Date of Graduation

5-2019

Document Type

Thesis

Degree Name

Master of Science in Microelectronics-Photonics (MS)

Degree Level

Graduate

Department

Graduate School

Advisor

Salvador Barraza-Lopez

Committee Member

Z. Ryan Tian

Second Committee Member

Rick Wise

Third Committee Member

Arun Nair

Keywords

doping, magnetic, nanofiber, nanowire, titanates

Abstract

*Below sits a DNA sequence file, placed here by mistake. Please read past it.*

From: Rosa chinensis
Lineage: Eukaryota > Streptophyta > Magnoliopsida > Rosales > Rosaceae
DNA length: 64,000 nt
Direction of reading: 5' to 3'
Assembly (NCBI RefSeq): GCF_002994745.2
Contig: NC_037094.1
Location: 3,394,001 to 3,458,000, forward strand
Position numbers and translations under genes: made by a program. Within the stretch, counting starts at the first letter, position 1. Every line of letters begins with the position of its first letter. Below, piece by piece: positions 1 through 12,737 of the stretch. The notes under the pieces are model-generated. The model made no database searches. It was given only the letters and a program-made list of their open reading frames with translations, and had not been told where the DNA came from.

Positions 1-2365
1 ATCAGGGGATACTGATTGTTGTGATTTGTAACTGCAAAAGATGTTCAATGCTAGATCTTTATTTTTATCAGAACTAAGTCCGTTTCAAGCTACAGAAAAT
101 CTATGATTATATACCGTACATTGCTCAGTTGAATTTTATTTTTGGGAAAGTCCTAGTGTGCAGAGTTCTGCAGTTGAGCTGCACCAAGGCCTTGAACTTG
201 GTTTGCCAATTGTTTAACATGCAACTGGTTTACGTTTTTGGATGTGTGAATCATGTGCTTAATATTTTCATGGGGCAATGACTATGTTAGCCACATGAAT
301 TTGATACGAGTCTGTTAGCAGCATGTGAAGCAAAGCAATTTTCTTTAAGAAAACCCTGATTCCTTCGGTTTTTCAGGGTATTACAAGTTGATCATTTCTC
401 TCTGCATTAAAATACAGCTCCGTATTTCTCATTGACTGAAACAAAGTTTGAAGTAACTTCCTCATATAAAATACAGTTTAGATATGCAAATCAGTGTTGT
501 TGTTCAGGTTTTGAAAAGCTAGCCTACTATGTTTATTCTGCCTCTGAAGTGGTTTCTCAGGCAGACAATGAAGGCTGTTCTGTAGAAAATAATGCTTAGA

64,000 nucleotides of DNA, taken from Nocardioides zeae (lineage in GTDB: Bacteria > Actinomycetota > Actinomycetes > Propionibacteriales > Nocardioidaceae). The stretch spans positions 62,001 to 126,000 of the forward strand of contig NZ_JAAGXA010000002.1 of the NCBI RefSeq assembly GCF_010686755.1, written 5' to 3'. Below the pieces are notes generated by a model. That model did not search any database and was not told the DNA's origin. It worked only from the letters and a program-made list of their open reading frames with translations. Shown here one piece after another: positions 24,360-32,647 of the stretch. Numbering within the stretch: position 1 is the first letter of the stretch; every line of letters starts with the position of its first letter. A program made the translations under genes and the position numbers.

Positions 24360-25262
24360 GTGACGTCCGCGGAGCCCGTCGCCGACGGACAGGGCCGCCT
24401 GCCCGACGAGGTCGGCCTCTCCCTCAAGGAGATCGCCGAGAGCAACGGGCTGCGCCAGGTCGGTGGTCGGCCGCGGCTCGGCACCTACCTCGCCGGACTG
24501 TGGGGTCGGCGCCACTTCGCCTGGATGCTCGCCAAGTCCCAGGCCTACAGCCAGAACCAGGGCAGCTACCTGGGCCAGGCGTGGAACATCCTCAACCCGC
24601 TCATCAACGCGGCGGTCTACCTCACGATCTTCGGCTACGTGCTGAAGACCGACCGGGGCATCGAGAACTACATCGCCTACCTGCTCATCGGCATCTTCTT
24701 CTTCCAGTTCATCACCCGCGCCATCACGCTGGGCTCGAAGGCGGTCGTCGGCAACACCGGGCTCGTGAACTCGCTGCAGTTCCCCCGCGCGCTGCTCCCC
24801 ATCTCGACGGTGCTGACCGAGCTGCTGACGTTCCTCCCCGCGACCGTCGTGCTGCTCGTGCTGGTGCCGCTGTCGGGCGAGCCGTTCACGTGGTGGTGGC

The intricate nanostructures of layered titanates are unique among nanomaterials due to their easy and inexpensive syntheses. These nanomaterials have been proven valuable for use in industries as varied as energy, water treatment, and healthcare, and can be produced at industrial scales using already existent equipment. They have complex morphology, and surface structure well suited to chemical modification and doping. However, there is a longstanding debate on their lattice structure after the doping. There is a long-unmet need to understand, using both experimental and simulation methods, how dopants alter the clay-like layered crystal structure and associated physical and chemical properties. This thesis describes a scheme to compare data extracted from computational models of a doped version of the layered titanate H2Ti3O7 with experimental data derived from doped samples. Iron and manganese dopants were simulated at different sites in the crystal structure, and structural, electronic, and magnetic properties were investigated. XRD methods (simulated and experimental) were used to examine changes in crystal structure; EDX and XPS proved useful in investigating dopant integration and looking for indicative bonds. It was determined that differences in structural models due to doping site were too miniscule to provide unambiguous matching with experiment. Further, questions arose as to the fidelity of the models to the synthesized product. Some simulated data remains to be compared, and future work should focus on scaling simulation to match more closely experimental conditions.

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